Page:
New Asahi doc: NISA team knew of triple meltdowns by March 18 — Kept secret until Tepco’s admission two months later — Says melted fuel only ‘largely’ submerged in water

Published: March 4th, 2012 at 3:25 pm ET


Title: NISA’s ad hoc team pointed to reactor meltdowns early
Source: – AJW by The Asahi Shimbun
Author: By TATSUYUKI KOBORI/ Staff Writer
Date: March 04, 2012

According to documents that The Asahi Shimbun obtained through a freedom-of-information request

  • Two months before it was made public that fuel melted in three reactors at the Fukushima No. 1 nuclear power plant, a team at the Nuclear and Industrial Safety Agency deduced it
  • Nothing was done with the sensitive information
  • The [NISA] team concluded in a report that meltdowns occurred at the No. 1 to 3 reactors as of 2:45 p.m. on March 18
  • [Tepco] acknowledged a meltdown at the No. 1 reactor on May 15
  • Those at the No. 2 and 3 reactors [were acknowledged] on May 24
  • NISA acknowledged the meltdowns only after TEPCO’s announcement
  • The team’s analysis was not utilized for explanations to the public or other initial responses to the nuclear disaster
  • On March 15, radiation levels sharply rose at the No. 1 and 2 reactors, suggesting that melted fuel had fallen to the bottom of the containment vessels
  • Report said stable conditions continued as long as water was pumped in from the outside because melted fuel, accumulated at the bottom, was largely submerged

Read the report here

Published: March 4th, 2012 at 3:25 pm ET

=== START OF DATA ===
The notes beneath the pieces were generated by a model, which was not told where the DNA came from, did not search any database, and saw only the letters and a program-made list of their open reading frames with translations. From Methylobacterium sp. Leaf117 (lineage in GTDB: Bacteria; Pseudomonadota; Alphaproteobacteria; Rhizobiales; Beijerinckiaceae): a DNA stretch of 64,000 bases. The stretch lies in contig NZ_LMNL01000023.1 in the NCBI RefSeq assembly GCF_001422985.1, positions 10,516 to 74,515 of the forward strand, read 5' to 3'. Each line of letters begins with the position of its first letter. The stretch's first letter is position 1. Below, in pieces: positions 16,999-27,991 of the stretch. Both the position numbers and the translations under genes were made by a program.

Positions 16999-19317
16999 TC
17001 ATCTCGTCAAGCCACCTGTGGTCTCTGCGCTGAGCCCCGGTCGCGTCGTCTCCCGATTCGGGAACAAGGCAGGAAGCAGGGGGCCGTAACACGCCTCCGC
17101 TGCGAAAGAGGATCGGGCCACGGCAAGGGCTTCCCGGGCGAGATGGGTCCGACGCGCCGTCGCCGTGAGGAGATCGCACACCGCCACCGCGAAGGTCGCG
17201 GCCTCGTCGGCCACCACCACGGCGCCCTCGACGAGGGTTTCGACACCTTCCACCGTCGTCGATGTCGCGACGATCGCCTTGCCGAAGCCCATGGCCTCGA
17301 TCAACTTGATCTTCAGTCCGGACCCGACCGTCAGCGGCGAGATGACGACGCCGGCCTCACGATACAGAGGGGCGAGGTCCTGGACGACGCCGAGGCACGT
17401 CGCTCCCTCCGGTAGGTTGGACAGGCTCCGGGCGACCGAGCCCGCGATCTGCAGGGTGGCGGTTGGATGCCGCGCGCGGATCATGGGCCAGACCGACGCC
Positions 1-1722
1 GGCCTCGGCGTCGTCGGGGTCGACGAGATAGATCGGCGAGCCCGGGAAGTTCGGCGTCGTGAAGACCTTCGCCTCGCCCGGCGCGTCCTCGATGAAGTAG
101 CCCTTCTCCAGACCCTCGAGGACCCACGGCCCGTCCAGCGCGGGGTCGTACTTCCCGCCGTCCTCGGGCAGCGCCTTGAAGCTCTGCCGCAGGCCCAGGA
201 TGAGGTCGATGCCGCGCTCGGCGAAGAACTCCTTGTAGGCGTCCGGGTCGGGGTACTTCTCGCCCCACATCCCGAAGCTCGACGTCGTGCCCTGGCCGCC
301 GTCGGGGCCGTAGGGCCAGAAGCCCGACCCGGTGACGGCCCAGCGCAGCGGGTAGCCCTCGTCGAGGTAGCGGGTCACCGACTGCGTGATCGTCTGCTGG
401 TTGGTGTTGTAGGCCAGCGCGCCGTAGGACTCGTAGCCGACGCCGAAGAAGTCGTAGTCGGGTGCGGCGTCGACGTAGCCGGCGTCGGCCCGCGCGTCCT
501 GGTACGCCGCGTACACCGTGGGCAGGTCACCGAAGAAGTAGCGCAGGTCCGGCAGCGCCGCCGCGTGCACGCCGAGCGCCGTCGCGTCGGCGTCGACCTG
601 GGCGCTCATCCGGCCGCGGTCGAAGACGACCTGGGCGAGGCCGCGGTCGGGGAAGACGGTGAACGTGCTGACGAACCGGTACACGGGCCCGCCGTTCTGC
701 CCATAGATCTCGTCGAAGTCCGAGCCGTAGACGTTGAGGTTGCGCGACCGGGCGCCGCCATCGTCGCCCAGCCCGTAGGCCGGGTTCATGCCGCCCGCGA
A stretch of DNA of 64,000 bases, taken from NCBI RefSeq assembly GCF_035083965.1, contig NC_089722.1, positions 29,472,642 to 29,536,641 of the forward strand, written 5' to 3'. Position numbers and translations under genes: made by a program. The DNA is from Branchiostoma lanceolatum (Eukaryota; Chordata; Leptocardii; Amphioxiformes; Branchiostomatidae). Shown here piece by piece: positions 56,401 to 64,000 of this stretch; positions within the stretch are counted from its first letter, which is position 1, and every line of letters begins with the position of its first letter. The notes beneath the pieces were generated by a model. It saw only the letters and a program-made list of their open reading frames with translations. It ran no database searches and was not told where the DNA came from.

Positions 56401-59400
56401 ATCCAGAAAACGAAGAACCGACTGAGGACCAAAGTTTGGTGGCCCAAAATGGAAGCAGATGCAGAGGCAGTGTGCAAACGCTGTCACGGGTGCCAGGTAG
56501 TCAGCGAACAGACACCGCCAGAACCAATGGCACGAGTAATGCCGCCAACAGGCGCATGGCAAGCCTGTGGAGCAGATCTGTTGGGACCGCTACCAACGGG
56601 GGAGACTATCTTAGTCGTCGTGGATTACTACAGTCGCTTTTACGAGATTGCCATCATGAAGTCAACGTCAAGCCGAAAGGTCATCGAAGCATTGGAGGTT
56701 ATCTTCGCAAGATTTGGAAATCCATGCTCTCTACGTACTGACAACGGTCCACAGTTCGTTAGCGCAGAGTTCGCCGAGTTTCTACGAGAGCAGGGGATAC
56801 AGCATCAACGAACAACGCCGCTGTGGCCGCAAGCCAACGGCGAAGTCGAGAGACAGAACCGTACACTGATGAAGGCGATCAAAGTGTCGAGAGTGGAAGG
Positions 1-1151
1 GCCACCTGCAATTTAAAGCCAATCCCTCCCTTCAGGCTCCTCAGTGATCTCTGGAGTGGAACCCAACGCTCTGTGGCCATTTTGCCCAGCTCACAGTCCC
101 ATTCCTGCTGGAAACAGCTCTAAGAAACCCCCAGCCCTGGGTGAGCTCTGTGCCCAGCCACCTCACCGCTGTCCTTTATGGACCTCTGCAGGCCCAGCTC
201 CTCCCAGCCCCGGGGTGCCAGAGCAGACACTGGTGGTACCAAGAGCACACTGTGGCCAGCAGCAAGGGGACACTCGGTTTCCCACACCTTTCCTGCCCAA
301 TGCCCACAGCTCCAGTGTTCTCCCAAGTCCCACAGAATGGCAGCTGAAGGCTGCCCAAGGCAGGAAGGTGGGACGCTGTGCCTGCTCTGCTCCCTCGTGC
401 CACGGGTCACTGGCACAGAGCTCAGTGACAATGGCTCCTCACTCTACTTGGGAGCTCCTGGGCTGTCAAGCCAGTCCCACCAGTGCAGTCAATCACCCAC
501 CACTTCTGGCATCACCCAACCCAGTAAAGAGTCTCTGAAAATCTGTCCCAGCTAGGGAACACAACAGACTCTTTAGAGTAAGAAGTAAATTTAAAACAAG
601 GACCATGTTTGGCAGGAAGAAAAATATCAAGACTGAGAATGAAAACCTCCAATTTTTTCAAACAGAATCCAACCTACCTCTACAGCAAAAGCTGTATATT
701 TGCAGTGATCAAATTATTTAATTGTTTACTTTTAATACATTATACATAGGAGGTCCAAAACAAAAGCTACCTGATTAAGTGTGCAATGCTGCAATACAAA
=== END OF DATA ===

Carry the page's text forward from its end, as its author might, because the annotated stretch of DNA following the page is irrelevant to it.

Related Posts

  1. “Huge Problems”: All parts of fuel rods appear to have melted at all 3 reactors admits TEPCO May 17, 2011
  2. AP Headline: “Japanese govt kept meltdown risk secret” — NISA spokesman replaced after letting it ‘slip out’ during press conference March 10, 2012
  3. Japan nuclear agency finally admits fuel has melted in reactors 1, 2 & 3 April 20, 2011
  4. Book: US gov’t was considering plan to evacuate all 90,000 citizens living in Tokyo — US knew fuel had melted early on via Global Hawk data August 18, 2011
  5. Exposed? Asahi: Water may not be reaching part of melted nuclear fuel from Reactor No. 2, says unnamed Tepco official February 7, 2012

13 comments to New Asahi doc: NISA team knew of triple meltdowns by March 18 — Kept secret until Tepco’s admission two months later — Says melted fuel only ‘largely’ submerged in water


    And why was nothing done? Because – they – knew what they'd never admit: that nothing can be done after the fact! Their entire program is about denial: the reality of the situation and the consequences of the situation. Problem is, such denial will neither change the reality or consequences of their stupidity…

    • moonshellblue moonshellblue

      Yes the still photos clearly show what appears to be slag. Thanks for the link. BTW I think that is the same area where we see vapors coming out of the ground probably from the corium.

    • strAtum5